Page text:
Drug reaction with eosinophilia and systemic symptoms (DRESS) is a rare but potentially fatal drug hypersensitivity reaction.
To explore treatment approaches across Europe and their impact on the disease course, as well as prognostic factors and culprit drugs.
In this retrospective European multicentric study, we included patients with probable or certain DRESS (RegiSCAR score ≥ 4) between January 2016 and December 2020. Independent associations between clinical parameters and the risk of intensive care unit admission and mortality at three months were assessed using a multivariable-adjusted logistic regression model.
A total of 141 patients from 8 tertiary centres were included. Morbilliform exanthem was the most frequent cutaneous manifestation (78.0%). The mean affected body surface area (BSA) was 67%, 42% of the patients presented with erythroderma, and 24.8% had mucosal involvement. Based on systemic involvement, 31.9% of the patients had a severe DRESS. Anticonvulsants (24.1%) and sulphonamides (22.0%) were the most frequent causative agents. In all, 73% of the patients were treated with systemic glucocorticoids, and 25.5% received topical corticosteroids as monotherapy. Few patients received antiviral drugs or anti-IL5. No patients received intravenous immunoglobulins. The overall mortality was 7.1%. Independent predictors of mortality were older age (≥57.0 years; fully adjusted OR, 9.80; 95% CI, 1.20-79.93; p = 0.033), kidney involvement (fully adjusted OR, 4.70; 95% CI, 1.00-24.12; p = 0.049), and admission in intensive care unit (fully adjusted OR, 8.12; 95% CI, 1.90-34.67; p = 0.005). Relapse of DRESS and delayed autoimmune sequelae occurred in 8.5% and 12.1% of patients, respectively.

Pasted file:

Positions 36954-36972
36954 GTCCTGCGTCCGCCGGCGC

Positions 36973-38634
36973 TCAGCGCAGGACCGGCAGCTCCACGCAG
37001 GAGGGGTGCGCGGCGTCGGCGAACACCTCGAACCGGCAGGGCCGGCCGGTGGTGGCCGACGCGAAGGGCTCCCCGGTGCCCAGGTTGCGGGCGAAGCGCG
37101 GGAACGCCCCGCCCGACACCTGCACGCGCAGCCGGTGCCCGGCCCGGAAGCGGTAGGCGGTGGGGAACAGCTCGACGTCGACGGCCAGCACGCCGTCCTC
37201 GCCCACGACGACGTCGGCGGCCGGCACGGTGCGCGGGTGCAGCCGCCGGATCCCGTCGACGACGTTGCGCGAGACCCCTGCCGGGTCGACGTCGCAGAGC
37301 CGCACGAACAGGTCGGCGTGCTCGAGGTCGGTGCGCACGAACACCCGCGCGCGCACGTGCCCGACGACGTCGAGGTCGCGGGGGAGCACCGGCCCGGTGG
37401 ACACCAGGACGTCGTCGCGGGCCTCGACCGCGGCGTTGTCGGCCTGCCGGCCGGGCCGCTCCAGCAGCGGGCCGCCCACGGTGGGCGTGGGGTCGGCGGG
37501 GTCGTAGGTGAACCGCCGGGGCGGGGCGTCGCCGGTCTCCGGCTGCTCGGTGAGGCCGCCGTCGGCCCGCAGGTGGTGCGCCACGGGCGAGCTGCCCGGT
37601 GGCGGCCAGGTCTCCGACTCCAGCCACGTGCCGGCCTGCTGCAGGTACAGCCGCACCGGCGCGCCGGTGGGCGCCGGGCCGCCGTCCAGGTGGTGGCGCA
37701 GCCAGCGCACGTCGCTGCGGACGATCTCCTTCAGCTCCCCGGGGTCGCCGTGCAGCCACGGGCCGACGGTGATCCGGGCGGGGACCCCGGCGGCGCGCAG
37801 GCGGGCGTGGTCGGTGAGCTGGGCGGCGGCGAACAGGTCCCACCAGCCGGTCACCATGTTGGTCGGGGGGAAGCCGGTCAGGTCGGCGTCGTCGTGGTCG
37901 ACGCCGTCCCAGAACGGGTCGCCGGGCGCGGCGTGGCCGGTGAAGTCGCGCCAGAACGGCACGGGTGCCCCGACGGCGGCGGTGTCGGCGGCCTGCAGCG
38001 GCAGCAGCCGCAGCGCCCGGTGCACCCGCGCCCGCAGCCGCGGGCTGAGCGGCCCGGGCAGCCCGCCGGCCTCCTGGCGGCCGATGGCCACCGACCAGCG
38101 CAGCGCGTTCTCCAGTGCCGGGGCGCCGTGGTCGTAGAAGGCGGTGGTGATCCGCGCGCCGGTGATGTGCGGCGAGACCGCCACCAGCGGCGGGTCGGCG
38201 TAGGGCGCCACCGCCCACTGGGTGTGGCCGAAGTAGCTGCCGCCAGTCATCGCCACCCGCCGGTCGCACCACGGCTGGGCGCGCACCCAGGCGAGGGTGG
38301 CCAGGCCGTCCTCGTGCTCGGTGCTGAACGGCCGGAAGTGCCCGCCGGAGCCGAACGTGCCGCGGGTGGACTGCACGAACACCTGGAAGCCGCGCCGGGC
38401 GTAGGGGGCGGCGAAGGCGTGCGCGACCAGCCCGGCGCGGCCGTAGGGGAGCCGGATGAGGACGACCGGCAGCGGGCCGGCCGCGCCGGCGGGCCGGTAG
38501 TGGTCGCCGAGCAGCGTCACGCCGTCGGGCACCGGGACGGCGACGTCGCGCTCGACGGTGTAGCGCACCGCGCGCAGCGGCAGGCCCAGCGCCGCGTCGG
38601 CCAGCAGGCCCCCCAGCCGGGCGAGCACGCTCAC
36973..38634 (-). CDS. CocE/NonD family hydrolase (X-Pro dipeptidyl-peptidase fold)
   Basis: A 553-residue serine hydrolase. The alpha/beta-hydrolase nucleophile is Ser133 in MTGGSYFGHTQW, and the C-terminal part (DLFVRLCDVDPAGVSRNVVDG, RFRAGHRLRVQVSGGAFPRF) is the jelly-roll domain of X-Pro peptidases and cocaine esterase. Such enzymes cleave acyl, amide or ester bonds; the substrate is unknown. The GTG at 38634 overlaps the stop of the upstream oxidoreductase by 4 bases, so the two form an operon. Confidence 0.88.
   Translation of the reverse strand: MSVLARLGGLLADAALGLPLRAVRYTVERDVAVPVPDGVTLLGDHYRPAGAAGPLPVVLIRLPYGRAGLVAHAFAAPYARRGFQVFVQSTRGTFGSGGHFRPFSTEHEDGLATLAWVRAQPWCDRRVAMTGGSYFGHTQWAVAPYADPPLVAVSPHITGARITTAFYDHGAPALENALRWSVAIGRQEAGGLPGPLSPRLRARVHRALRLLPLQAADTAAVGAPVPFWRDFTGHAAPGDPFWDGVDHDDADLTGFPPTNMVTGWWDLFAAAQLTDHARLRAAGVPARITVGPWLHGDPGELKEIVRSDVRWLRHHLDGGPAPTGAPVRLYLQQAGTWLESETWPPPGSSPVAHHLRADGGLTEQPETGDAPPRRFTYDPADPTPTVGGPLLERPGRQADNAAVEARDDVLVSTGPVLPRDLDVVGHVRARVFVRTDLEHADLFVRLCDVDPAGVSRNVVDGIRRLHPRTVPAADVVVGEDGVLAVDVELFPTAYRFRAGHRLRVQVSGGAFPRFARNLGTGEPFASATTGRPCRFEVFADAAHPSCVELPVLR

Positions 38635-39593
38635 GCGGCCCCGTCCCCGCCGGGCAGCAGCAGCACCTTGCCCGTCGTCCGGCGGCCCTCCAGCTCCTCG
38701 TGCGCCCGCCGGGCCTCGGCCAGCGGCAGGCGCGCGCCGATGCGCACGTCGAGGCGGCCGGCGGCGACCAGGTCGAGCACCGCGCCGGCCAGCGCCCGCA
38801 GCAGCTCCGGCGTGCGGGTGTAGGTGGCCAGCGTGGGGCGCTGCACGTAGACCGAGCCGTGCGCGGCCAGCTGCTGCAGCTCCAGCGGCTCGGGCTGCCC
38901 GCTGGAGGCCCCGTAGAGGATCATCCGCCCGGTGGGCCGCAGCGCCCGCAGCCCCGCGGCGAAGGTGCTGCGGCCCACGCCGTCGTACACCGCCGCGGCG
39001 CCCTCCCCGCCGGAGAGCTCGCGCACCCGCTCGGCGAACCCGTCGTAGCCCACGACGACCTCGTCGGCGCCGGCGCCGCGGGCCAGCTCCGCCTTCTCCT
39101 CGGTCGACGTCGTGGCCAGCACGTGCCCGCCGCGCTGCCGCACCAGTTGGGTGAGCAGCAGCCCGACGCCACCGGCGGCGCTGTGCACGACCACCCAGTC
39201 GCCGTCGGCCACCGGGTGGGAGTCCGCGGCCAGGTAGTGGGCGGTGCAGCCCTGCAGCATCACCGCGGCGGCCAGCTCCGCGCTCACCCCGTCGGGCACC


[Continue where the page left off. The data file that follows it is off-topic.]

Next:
This study underlines the need for diagnostic and prognostic scores/markers as well as for prospective clinical trials of drugs with the potential to reduce mortality and complications of DRESS.
Useful keywords (using NLM MeSH Indexing)
Drug Hypersensitivity Syndrome*/drug therapy
Drug Hypersensitivity Syndrome*/etiology
Drug Hypersensitivity Syndrome*/diagnosis